It's Hard to Have Hope by SvalbardRelease date: May 25, 2018
Label: Holy Roar Records
It’s no secret that we’re big fans of Holy Road Records at Echoes and Dust but in 2018 they really seem to be spoiling us. I had high hopes for Svalbard’s sophomore release It’s Hard to Have Hope and luckily I was not disappointed. As the title suggests, this is not a cheerful album, it is frankly abrasive and angry. It’s overtly political, the band take on a range of topics, maybe not always in the front pages of the tabloid news, but together sum up the frustration and anger of living in today’s world. The quartet from Bristol have taken this venom and produced a stunning, heavy and multilayered album. They are a band that is somewhat difficult to pigeonhole, there are aspects of a range of artists but let’s just say heavy, multilayered, brutal in places and melodic in others.
The album opens with ‘Unpaid Intern’ upbeat and lively, Serena Cherry’s screamed vocal merge into a wash of guitars, piercing drums. Guitars are melodic and provide colour. It’s mature and finely crafted. In a similar style, ‘Revenge Porn’ has a slightly harder edge to the vocals but the lush guitars keep it melodic. Drums are strong and heavy in places but tend not to dominate when not required. Building to a more epic crescendo before dropping back to Cherry’s soft clean vocals. ‘Feminazi’, in contrast, eschews the build up used on other tracks, it is straight into a honest, visceral, heavy track. Some of the black metal overtones are present here but the aforementioned anger and venom bubbling to the surface. Despite being powerful and in your face Svalbard manage to keep a melodic backbone,they remind me of emerging blackgaze bands, for example, of E&D favorites Estuary Blacks. Whilst also having aspects of MØL and the anger of Oathbreaker.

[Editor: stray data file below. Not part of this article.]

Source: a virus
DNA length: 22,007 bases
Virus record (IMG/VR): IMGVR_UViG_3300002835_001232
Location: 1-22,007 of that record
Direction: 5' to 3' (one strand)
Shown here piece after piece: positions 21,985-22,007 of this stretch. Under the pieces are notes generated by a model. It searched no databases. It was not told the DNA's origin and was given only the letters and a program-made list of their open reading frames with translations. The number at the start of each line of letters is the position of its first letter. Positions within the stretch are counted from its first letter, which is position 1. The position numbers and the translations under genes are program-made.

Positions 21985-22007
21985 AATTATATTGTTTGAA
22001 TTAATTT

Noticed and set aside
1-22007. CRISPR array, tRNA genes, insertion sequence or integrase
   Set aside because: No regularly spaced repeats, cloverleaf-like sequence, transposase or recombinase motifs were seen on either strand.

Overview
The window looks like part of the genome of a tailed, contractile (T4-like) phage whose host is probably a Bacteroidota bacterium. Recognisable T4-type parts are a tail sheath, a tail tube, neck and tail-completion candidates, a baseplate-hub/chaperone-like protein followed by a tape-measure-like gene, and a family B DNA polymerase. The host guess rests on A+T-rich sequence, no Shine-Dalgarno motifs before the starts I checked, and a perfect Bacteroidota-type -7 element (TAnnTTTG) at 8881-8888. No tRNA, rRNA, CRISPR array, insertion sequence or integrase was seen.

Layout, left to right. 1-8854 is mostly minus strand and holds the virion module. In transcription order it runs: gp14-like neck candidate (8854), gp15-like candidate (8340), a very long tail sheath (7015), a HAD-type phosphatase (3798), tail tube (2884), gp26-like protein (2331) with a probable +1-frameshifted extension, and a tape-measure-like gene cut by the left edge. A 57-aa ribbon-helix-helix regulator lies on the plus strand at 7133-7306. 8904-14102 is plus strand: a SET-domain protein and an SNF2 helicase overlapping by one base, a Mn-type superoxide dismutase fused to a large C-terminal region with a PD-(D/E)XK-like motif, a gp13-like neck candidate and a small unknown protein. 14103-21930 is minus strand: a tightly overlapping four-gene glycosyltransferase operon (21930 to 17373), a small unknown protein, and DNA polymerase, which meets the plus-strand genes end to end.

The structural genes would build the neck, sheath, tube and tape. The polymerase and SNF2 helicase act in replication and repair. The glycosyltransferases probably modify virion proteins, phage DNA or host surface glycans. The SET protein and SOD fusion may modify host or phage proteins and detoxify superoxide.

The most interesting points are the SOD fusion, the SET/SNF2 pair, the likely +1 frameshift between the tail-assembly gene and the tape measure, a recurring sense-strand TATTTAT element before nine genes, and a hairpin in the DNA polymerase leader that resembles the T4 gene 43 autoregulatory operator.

The dynamics on the record are stunning and are something the band excel at. Vocals are shared by Cherry and guitarist Liam Phelan, Her softer vocals are used in places that accentuate the heavy screamed vocals from both vocalists. Tracks can vere between soft melodic shoegaze and brutal black metal. ‘Pro-Life’ and ‘For the Sake of the Breed’ demonstrate this dynamic to a awesome effect. As the album goes on it seems to build in anger and pace. There is no subtle metaphor here, the band have a point to make and they are not afraid of making it. Its viceral nature and honesty make it stand out from the pack of generic metal bands.
Despite all this, as mentioned before there is some sense of melody running through the record. ‘How Do We Stop It’ has an almost anthemic feel to it. On the first listen I thought that ‘Try Not To Die Until Your Dead’ would be a nice gentle end to the album, but they saved the best until the end. The tracks blends a lot of aspects used previously and blends them into a maelstrom of chaos and noise. The feeling of this track is different, it has a glimmer of hope, I am always reluctant to infer too much meaning to bands music, but the soaring choruses give me a feeling that maybe all is not lost and there is some hope amongst the gloom. It’s Hard to Have Hope is bookended with a more positive sounding instrument track.
Svalbard are a band, that in only their second full length album have created something quite special. It’s a pretty short album but covers a wide range of things, which frankly, make people fucking angry and for good reason. A young, talented band taken that frustration and focussed it to make an standout album. In an era where there is so much generic, recycled ‘heavy’ music such an album is a refreshing change, hard to define, musically ambitious and well done.